Some favorite New York experiences, old and new, from Walking Off the Big Apple
1. Visit Roosevelt Island and walk south to see the Renwick Ruins.
2. Shop at a bookstore and then visit a nearby cafe.
"In the olden days, many of us liked to shop for books and then go to a favorite café to read or write. We never worried about the availability of electrical outlets or a wireless cloud."
3. Read up on the history of Audubon Terrace and visit the Hispanic Society of America.
"Flash backward and imagine the estate that once belonged to John James Audubon, the famous naturalist and explorer, and then jump forward to the early 1900s when railroad heir and philanthropist Archer M. Huntington commissioned this acropolis."
4. Visit the permanent exhibit at the Museum of the Moving Image in Astoria.
"Discover and explore Tut's Fever Movie Palace, an art installation and functioning theatre designed by Red Grooms and Lysiane Luong that serves as an homage to the art of cinema."
5. Ride a bike through Times Square.
"Seeing this part of the city by two wheels is nevertheless a strange excursion, because the cultural history of New York has little reference to experiencing Times Square and the theater district in quite this way."
6. Take a tour of Lincoln Center.
"We were in fact watching a rehearsal of a rehearsal, a confusing spectacle that appealed to my sense of the absurd."
7. See The Unicorn Tapestries at The Cloisters.
"In 1850 the Count de la Rochefoucauld decided he wanted his family's stuff back."
8. Take a walk through the South Village below Houston Street.
"An area of tenement buildings with well-preserved late 19th and early 20th century architecture, the South Village below Houston Street features small specialty shops, restaurants, and cafes in a friendly, well-balanced and human-scaled neighborhood."
9. Find New York places mentioned in Truman Capote's Breakfast at Tiffany's.
"The disappearance of the New York locations mirrors the disappearance of the main character. Of course, changing New York is part of reality and not just a literary device."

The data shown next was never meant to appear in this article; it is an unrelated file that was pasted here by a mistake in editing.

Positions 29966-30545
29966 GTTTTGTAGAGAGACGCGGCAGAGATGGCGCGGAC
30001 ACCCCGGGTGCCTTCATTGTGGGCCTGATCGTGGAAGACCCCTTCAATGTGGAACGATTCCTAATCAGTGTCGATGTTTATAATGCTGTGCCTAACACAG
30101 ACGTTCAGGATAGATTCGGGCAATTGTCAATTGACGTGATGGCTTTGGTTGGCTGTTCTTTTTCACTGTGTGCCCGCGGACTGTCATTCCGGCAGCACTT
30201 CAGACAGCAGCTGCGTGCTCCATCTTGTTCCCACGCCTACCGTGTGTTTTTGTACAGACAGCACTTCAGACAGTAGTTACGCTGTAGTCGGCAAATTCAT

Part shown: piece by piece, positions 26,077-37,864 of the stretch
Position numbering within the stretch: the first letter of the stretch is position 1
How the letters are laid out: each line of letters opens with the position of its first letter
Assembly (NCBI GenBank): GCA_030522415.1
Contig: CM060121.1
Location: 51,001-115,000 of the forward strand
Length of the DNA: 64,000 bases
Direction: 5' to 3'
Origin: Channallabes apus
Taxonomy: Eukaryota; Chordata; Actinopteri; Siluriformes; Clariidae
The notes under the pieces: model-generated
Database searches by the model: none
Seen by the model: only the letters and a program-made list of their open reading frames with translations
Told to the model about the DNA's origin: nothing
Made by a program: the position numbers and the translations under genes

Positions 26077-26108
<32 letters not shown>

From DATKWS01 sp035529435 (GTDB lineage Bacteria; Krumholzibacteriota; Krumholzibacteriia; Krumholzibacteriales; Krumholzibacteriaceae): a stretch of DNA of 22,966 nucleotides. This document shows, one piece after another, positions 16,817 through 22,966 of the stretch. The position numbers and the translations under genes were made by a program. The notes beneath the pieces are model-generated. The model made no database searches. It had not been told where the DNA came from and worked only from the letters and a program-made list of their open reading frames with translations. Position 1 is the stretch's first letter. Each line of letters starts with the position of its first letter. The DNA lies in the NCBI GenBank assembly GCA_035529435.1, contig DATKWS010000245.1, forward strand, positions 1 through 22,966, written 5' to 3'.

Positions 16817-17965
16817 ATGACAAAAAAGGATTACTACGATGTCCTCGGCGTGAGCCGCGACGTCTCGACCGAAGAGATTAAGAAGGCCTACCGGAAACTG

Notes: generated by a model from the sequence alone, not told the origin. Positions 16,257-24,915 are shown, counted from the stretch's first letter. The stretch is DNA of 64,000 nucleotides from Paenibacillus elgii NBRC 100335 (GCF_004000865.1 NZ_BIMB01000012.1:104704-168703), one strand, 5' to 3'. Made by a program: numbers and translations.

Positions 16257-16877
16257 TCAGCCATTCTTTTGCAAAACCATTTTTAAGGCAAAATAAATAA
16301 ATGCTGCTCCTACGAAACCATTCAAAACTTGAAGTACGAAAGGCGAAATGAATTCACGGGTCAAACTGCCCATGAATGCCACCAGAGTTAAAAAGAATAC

10. Drink a Red Snapper at The King Cole Bar at the St. Regis and then shop on Fifth Avenue.
"The "Red Snapper" is the name for the St. Regis Hotel's "Blood Mary," the now-ubiquitous concoction the hotel introduced to the United States."
11. Take an evening stroll from the West Village to the Hudson to watch the sunset.
"The winding streets, European-style cafes with outdoor seating, sports bars, small stores, music clubs, theaters and public parks offer so much that many stay awake all night to enjoy the neighborhood."
12. Visit 123 Lexington, the address for Kalustyan's, an amazing spice market and store, and appreciate that it was once home to President Chester A. Arthur.
"As I suggested, please stop into Kalustyan's to shop for exotic spices or to grab a bite to eat. Bring a shopping list, because when I visited I wish I had already prepared a grocery list for some spice-heavy dishes."
13. Wander around The Ramble in Central Park.
"Because the Ramble works in mysterious ways, I wandered over the Azalea Bridge, near the area you see here, and then made my way east."
14. Stroll along W. 10th Street from Fifth Avenue to Waverly Place.
"At 51-55 once stood the Studio Building where artists Winslow Homer, Frederic Church and Albert Bierstadt, among others, once worked and where the sublime American West was painted."
15. Go find real bagels, rugelach, and bialys on the Lower East Side.